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April 14, 2003 - Image 10

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The Michigan Daily, 2003-04-14

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2B - The Michigan Daily - SportsMonday - Monday, April 14, 2003

CLUBSPORTSWEEKLY
Synchronized swimmers
look ahead to nationals

Smiles all around

UIte ffidirigan &aIiul
ATHLETE OF THE WEEK

Who: Calli Ryals
Hometown: Elyria, Ohio

Sport: Gymnastics
Year: Junior

0

By Maggie Adams
Daily Sports Writer

"We're definitely rebuild ing,"
said junior co-captain Molly Clark
of the women's synchronized swim-
ming team. "When I was a fresh-
man there were only eight
members. .By sophomore year there
were 13, and this year there are 24
girls swimming for us."
Women's synchronized swimming
was actually the first varsity women's
sport at Michigan, but it was discon-
tinued because of budget issues back
in the 1980s. It was renewed as a club
sport four years ago with five charter
members.
"It's really great to have this many
girls swimming for us, because it lets
us perform a lot more routines at each
competition," Clark said.
Another thing that helps the team
perform well against varsity teams
is its intense practice schedule. They
work out at Canham Natatorium
three times a week for two-and-a-
half to three hours per practice.
Players also spend a lot of time out-
side of scheduled practices meeting
with each of their separate routines,
working on synchronization and
choreography. Much of this work is
done through a technique called
land drilling, in which the major
elements of each routine are done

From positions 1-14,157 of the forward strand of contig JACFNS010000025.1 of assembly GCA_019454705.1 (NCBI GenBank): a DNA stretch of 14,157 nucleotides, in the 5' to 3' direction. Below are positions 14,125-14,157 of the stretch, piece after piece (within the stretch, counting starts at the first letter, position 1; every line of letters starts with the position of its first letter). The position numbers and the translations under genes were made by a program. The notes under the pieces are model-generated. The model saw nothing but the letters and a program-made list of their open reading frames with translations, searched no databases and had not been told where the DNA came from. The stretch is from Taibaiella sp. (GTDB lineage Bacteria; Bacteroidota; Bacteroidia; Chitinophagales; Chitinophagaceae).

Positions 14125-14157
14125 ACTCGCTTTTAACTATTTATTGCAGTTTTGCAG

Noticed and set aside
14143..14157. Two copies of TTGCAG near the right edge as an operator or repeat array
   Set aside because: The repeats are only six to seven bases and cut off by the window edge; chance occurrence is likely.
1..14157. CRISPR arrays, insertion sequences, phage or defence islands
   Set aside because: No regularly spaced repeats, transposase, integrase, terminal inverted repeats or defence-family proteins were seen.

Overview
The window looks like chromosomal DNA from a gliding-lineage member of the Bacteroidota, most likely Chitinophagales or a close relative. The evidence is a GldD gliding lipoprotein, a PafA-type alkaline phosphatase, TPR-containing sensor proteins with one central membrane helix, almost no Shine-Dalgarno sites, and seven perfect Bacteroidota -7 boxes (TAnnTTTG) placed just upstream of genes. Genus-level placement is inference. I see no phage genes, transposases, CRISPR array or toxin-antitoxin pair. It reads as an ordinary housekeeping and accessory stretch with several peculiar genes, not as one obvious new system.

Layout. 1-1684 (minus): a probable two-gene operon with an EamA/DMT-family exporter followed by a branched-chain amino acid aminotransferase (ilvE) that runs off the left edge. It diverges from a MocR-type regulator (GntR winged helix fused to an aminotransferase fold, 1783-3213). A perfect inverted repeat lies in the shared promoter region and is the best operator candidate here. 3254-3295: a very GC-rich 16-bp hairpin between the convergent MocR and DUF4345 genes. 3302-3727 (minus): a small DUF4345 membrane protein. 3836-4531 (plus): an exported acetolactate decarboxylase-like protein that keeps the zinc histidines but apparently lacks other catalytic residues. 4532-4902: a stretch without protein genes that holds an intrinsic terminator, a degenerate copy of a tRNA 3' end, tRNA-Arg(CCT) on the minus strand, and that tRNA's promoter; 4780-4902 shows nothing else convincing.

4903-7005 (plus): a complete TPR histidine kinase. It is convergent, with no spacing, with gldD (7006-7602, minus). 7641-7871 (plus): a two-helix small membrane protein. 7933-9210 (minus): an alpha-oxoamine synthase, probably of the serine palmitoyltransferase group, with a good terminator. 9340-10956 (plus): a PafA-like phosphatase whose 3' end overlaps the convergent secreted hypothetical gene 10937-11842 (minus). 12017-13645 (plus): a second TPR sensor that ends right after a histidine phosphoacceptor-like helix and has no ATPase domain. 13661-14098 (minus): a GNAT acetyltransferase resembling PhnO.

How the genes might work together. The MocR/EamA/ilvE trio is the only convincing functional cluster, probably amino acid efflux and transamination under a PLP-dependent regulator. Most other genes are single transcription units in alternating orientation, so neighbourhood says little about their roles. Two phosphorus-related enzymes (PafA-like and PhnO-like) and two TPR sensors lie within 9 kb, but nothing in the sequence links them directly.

on land.
"Practice is essential to our team,"
Clark said. "A three-to four-minute
routine takes about three to four
months to perfect. And routines are
only one part of the competitions."
The other major part of a synchro-
nized swimming meet is figures. In
this event, each team member is alone
in the pool and performs four separate
elements for the judges. The scores
from their figures are contributed to
the team's overall score, which deter-
mines the places of each team at
meet's end.
This year, the team attended six dif-
ferent regular season meets in places
such as Arizona and upstate New York.
"The best meet for us as a team
was our dual meet with Ohio State,
because their swimmers worked
with each of our swimmers, one-on-
one, before the competition," Clark
said. "The Ohio State team is a real-
ly serious advocate of our team,
because they really want to see Big
Ten synchro prosper."

Having Ohio State help out was a
major boost, as Ohio State was the
reigning national champion and has
consistently been at the top of the
competitive field.
"They've been national champs
for years, so it's really great to have
support from a team like that,"
Clark said.
"It was really amazing just to be
there with teams like Ohio State
and Stanford," Clark said. "And
we're hosting nationals next year,
so it's going to be even better. It
involves a lot of summer work, but
when 300 synchronized swimmers
invade Ann Arbor next March it
will be worth it."
Having the national championship
- which rotates regions every year
- in Ann Arbor will bring 20 to 30
teams here, which definitely excites
the team.
Before nationals take place, the
Wolverines will have to get through
their regular season. They start the
year with a clinic in September,
where they teach any interested
ladies all of the basics of synchro-
nized swimming. That is followed by
tryouts in October, where the sepa-
rate teams will be formed.
The team's three coaches - Becky
Domegan, Stephanie Sherk and Sheri
Shapiro - are considering splitting
next year's team into a competition
team of the 20 most talented ladies,
and then an exhibition team of all of